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Pity the children: Hong Kong counts the cost of months of virtual lessons amid the Covid pandemic, with no time to play, make friends

Tan KW
Publish date: Tue, 11 Oct 2022, 06:49 PM
Tan KW
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Hong Kong housewife Janice Lau is worried that the Covid-19 pandemic not only disrupted her children’s school life, but also affected their development as they lost out on interacting with classmates and playing with friends.
Her daughter Sophie, 10, who is in Primary Five, and son Matthew, six, in Primary One, attended only half-day classes or online lessons after the pandemic broke out in early 2020.
“Sophie’s Primary Two to Four went missing,” she said. “For many months, she attended virtual classes, which meant staring at a screen with 30 tiny boxes, each representing a classmate.” 
Matthew, who has autism and developmental delays, is struggling to cope in the school setting.
“It has been quite difficult for him, and he’s had a lot of negative emotions to express when he came back from school every day,” Lau said.
For more than 800,000 children in Hong Kong, the pandemic meant spending a total of 10 months attending virtual lessons at home instead of being in school with classmates and teachers.
Experts are beginning to gauge the emotional and developmental impact on different groups, from preschoolers to primary-level children, and teenagers in secondary school.
Most agree that the disruption has taken a toll on Hong Kong’s children, and some need closer attention and help to cope even as the city eases its coronavirus restrictions.
Social workers noted that many of those whose kindergarten years were disrupted struggled to write and communicate confidently, or had trouble separating from their mothers to go to school.
They said primary school pupils found it harder to make friends in school, while some teenagers had anxiety and other emotional issues.
Since 2020, the Education Bureau suspended face-to-face teaching three times as the city battled wave after wave of Covid-19 infections.
The suspensions lasted from late January to late May 2020, mid-November 2020 to mid-February 2021, and from mid-January to mid-April this year.
Instead of going to school for a total of 27 months, children spent only 17 months in school attending mostly half-day classes, staying home for the remaining 10 months, having virtual classes.
Although there were periods of face-to-face classes, Lau said her daughter Sophie had to adjust as her classmates changed.
“Some pupils moved to another class or school, and some emigrated. So Sophie could not really remember who her classmates were in Primary Three and Four,” she said.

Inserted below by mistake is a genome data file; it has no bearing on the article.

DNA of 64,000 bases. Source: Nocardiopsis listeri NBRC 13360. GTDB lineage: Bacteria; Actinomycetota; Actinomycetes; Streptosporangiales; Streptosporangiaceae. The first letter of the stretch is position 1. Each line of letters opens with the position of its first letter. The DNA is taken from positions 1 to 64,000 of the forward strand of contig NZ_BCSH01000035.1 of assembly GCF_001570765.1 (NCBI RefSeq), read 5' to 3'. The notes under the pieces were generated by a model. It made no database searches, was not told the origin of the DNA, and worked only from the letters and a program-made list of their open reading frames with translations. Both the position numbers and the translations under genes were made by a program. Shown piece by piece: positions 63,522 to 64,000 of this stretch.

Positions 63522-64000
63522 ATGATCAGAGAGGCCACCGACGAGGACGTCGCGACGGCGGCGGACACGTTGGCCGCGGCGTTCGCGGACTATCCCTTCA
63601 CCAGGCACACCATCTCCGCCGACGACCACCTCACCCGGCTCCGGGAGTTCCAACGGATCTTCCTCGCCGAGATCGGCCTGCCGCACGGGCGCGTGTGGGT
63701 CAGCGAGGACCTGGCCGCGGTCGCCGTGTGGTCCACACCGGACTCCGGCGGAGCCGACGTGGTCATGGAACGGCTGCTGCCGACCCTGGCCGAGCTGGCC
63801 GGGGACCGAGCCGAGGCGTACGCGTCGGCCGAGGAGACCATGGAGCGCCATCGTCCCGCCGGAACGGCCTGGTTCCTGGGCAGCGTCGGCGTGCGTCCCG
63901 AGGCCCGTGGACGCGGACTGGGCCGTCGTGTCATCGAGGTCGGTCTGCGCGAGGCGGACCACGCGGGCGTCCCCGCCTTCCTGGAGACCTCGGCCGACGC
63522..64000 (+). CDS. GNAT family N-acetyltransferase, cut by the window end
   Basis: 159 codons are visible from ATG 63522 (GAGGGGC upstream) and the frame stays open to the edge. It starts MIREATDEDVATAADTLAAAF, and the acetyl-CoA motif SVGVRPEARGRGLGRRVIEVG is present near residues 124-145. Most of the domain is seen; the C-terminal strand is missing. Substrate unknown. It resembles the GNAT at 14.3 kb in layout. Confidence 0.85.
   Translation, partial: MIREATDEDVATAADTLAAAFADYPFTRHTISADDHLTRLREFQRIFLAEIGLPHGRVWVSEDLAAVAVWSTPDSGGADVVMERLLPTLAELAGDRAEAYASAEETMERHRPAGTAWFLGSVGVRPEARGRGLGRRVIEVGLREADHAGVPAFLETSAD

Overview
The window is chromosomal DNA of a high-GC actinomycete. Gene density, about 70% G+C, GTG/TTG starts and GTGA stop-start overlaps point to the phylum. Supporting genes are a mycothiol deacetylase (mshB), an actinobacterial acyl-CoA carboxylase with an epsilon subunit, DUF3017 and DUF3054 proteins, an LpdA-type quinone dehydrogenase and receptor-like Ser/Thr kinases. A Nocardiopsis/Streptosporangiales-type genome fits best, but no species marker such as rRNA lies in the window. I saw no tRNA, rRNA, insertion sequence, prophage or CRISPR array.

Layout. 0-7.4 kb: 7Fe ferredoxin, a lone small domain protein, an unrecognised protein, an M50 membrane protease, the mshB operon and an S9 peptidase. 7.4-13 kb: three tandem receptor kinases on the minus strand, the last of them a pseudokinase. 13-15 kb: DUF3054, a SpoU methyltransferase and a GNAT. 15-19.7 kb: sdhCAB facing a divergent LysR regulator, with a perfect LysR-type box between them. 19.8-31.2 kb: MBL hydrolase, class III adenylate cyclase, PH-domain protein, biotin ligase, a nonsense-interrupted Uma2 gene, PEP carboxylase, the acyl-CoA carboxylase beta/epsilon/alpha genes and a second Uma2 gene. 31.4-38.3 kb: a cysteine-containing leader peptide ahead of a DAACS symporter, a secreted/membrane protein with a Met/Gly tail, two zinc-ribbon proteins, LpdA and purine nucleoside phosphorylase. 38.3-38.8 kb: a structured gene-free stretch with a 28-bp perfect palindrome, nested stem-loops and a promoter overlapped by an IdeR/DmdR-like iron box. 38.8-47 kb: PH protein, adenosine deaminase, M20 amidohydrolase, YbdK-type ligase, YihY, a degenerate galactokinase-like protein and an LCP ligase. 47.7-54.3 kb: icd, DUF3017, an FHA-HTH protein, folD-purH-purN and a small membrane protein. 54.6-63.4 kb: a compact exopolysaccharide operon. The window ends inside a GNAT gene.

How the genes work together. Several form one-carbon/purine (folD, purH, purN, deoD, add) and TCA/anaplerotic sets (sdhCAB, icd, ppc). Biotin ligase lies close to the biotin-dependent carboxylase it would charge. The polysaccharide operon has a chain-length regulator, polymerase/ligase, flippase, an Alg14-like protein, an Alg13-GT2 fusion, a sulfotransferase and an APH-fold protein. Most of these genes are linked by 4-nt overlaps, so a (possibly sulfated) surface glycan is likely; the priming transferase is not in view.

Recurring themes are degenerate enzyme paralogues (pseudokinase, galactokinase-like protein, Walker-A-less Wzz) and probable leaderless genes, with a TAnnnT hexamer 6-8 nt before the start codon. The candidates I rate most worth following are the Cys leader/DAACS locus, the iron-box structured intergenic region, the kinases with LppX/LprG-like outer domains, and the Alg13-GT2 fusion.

Her school friends were mainly those who went to the same after-school tutorial classes.
“Now there are half-day classes, but the recess is short and pupils must stay in their seats except when they go to the toilet. It’s completely different from the old days when children could run around and really have a school life,” said Lau, whose youngest child, a toddler, is not yet in school.
Experts have highlighted the impact of the pandemic disruptions on children in different age groups.
Catherine Au Ka-lee, an educational psychologist at The Boys’ and Girls’ Clubs Association of Hong Kong, an NGO, said virtual learning was not a good idea for toddlers and preschoolers, as they had a short span of concentration.
“Kindergartens are places for young children to develop school readiness, and learn through their five senses, whereas virtual classes only allowed them to look and listen,” she said. “During the pandemic, toddlers also lacked the experience of going outdoors, or learning social skills through winning or losing games.”
Carol Wan Sze-ngar, who is in charge of Hong Kong Lutheran Social Service’s pre-primary social work unit, also noticed more young children struggling with basic skills.
“The kindergarten children are very attached to their mothers or carers, and unwilling to be separated from them,” she said. “They are also not as strong in expressing themselves verbally, as they missed out on the learning environment of a school setting.”
Instead of human interaction, children have been spending more time on electronic gadgets.
A University of Hong Kong (HKU) study released last month found that the average time primary school pupils spent on electronic gadgets surged from two hours before the pandemic to seven hours, while for secondary students it was nine hours, an hour more than before.
The study also found only 5 per cent of the 759 primary and 1,140 secondary students surveyed exercised for at least 60 minutes per day, as recommended by the World Health Organization.
Sociologist Stefan Kuhner, who has been studying the impact of Covid-19 on children aged 10 to 12, was concerned that many described their lives as being “stressful” since 2020.
“Middle childhood is when children start to spend more time away from their family and more time in school, with friends,” said Kuhner, who is associate dean of Lingnan University’s social sciences faculty.
“Being forced to spend more time in lockdown ... risks interfering with the normal development, not only of children’s academic ability, but also their identity.”
Clinical psychologist Rachel Poon Mak Sui-man warned that primary pupils could also have suffered from the lack of physical activity and social interactions in school.
“Many of us are still in touch with our primary schoolmates because they were our playmates; we played together during recess and lunch time every day, but these activities are not allowed now,” she said.